At first, they look like a man's heart or a lungser. In fact, these organs are made using the Laser 3D company. US Startup is using revolutionary technology to revolutionize the field of operation.
Located in the world's largest Texas Texas Hospital, the Laserus 3D restructure individual copies of human organs and tissues printed on three tires. This should not exceed 24 hours at certain times of tumigraphy or patient.
This method allows a complex surgical procedure to copy the patient to an exact copy of the patient's patient and prepare it before it is run.
The company creates general prototypes of various parts of the body to train resident doctors.
Printed pieces of various types of silicon are the mechanical properties of the human organs and the specifications of the tissues can be mobilized by the higher levels, including the structure of a patient's structure.
"Every member of the body is soft, elastic or stiff, able to maintain human tissue," said American scientist and entrepreneur Jacques Sieveld, founder of Lazaros 3D.
"A model of different things like liver, fat and ligament can act according to the same geometry that we can have in a man," he adds.
Genetics has been influenced by the genetic engineering of human and molecular genetics from the Baylor College of Medicine in Houston. 3D printing technology was a hobby. It was later sold at Anamis, Science Fiction Conventions.
Finally, he set out to focus on the development of technology for improving human health.
"Traditional models in the market have made tough materials, so I saw the need to create modern prototypes that revitalized human traits, which can be used to complete the operation," he said.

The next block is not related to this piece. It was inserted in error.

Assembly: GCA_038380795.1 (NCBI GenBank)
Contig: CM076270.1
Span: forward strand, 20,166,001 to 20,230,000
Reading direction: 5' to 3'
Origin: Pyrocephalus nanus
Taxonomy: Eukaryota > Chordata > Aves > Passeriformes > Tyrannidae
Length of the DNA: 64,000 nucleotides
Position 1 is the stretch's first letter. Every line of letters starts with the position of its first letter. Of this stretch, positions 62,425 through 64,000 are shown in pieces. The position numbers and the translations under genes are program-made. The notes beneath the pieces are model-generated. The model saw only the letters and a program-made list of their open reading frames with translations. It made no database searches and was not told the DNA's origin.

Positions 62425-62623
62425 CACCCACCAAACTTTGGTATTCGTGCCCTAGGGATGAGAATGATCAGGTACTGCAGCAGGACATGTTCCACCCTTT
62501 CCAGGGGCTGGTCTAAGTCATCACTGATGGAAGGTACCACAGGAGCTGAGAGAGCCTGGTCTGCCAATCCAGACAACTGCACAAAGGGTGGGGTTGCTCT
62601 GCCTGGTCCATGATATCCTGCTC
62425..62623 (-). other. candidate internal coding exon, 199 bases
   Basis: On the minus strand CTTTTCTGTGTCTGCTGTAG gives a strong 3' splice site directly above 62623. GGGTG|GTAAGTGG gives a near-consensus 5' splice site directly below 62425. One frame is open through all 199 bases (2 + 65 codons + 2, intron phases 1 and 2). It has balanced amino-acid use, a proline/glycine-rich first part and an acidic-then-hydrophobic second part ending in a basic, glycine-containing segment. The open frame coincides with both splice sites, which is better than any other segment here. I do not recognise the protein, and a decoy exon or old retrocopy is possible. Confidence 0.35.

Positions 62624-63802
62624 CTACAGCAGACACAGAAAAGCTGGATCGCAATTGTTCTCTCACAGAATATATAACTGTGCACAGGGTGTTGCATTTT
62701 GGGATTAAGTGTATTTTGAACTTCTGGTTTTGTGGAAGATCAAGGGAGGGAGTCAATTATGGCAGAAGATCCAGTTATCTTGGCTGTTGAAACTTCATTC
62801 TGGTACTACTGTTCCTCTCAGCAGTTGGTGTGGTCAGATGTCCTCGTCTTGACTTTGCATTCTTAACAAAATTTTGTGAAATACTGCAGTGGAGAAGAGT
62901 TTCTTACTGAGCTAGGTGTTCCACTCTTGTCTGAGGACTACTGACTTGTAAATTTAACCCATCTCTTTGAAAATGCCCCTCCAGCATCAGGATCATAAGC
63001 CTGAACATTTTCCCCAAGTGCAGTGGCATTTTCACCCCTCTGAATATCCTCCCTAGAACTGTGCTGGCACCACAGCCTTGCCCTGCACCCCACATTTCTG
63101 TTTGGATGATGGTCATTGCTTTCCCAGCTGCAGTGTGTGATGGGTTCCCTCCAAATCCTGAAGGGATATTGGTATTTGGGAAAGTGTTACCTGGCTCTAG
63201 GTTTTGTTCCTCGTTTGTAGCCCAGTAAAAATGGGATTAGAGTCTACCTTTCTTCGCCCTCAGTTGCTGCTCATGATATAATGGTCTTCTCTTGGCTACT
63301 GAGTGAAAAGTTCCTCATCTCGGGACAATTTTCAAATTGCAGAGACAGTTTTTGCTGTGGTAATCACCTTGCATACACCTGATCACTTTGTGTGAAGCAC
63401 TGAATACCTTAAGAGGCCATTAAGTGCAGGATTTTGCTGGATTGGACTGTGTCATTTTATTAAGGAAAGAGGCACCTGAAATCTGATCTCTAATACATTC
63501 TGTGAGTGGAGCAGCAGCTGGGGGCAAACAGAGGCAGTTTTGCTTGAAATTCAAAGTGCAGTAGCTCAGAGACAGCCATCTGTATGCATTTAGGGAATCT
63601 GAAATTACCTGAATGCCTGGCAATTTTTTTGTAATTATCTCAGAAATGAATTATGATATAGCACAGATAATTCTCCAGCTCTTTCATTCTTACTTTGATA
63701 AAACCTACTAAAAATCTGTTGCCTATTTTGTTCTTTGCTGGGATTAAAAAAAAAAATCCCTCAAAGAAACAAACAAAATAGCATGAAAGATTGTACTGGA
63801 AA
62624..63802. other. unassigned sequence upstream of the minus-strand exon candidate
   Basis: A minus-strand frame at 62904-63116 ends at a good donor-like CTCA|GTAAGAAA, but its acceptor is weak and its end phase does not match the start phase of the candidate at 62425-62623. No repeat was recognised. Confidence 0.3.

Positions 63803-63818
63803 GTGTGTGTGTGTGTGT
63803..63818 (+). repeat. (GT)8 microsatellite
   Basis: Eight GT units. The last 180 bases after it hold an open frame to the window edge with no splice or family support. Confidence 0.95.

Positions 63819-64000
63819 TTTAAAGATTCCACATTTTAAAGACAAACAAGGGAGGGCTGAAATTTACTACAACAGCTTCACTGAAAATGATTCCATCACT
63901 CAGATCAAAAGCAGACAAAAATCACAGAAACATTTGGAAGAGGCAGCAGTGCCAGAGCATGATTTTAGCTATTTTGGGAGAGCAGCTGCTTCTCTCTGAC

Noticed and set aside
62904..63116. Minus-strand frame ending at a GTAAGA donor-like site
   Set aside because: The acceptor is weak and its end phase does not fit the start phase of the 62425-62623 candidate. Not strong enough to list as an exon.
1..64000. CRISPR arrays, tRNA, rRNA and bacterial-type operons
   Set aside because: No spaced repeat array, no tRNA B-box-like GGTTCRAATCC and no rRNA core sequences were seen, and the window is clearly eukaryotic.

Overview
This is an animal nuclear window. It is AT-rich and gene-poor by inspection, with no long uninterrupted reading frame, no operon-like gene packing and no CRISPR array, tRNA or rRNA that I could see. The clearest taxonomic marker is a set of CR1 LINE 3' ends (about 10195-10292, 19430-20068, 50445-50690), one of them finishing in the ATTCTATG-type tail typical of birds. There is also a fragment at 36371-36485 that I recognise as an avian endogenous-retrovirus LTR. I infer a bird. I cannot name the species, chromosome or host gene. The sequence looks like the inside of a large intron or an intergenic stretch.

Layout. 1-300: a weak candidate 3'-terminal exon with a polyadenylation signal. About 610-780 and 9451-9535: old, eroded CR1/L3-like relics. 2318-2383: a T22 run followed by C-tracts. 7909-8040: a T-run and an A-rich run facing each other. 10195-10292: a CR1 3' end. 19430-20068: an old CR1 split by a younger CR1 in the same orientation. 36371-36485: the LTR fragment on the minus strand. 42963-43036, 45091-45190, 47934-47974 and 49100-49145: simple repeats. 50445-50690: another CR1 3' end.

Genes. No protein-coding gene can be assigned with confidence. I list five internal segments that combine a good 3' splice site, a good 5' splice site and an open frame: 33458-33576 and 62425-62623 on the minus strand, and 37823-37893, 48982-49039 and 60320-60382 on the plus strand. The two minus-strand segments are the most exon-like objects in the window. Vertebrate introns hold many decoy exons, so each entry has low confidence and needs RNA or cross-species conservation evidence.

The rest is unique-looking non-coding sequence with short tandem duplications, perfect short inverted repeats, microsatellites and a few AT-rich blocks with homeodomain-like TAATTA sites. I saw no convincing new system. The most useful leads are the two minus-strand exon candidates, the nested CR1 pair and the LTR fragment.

The company simultaneously reduces the efficacy of surgery performed by the patient to risk it. In the United States, medical errors are the third major cause of death. A study published in the British Medical Journal (BMJ) estimates 250,000 deaths annually.
Because of the lack of "necessary preparation" and the lack of "necessary preparation," Sanyveld blames, because "even a skilled scientist makes a mistake," one thing that resolves this revolutionary technique is "the exact substance in the exact points.
"Represents a new opportunity to create these models for a particular disease", says Larry Sischorn, president of Norway Work 3D and the co-worker of the Houston Company.
Laser 3D recently won the award by NASA in 2018 with the initiative of the National Aeronautics and Space Administration (NASA) to find innovative ideas for solving interruptions in the Moon and Earth.
NASA scientists and researchers have also demonstrated that technology for printing human organ models in 3D will solve the technical challenges of space missions.
Lazer 3D predicts that spaces such as the formation of an "artificial space flight" can be used in different situations for the repair of equipment, designing new space suits or experimental medical training. They must do the work.
"It's a good opportunity to explore the applications of our technology outside drugs," said US scientist Smriti Saineweld, researcher and co-founder of Laser 3D.
These models are marketed to clients in the United States and hospitals, and are distributed to Mexico, India, China and the UK. They intend to develop their market in Latin American countries and other countries around the world.
Daniel Olvera says that he is a specialized primary healthologist in Endhrogeology and Robotic Surgery at Sambrero Hellelli in Monterrey, Mexico. The concept of Lazarus 3D helps more interventions because "you know about physical relationships and surgery after surgery.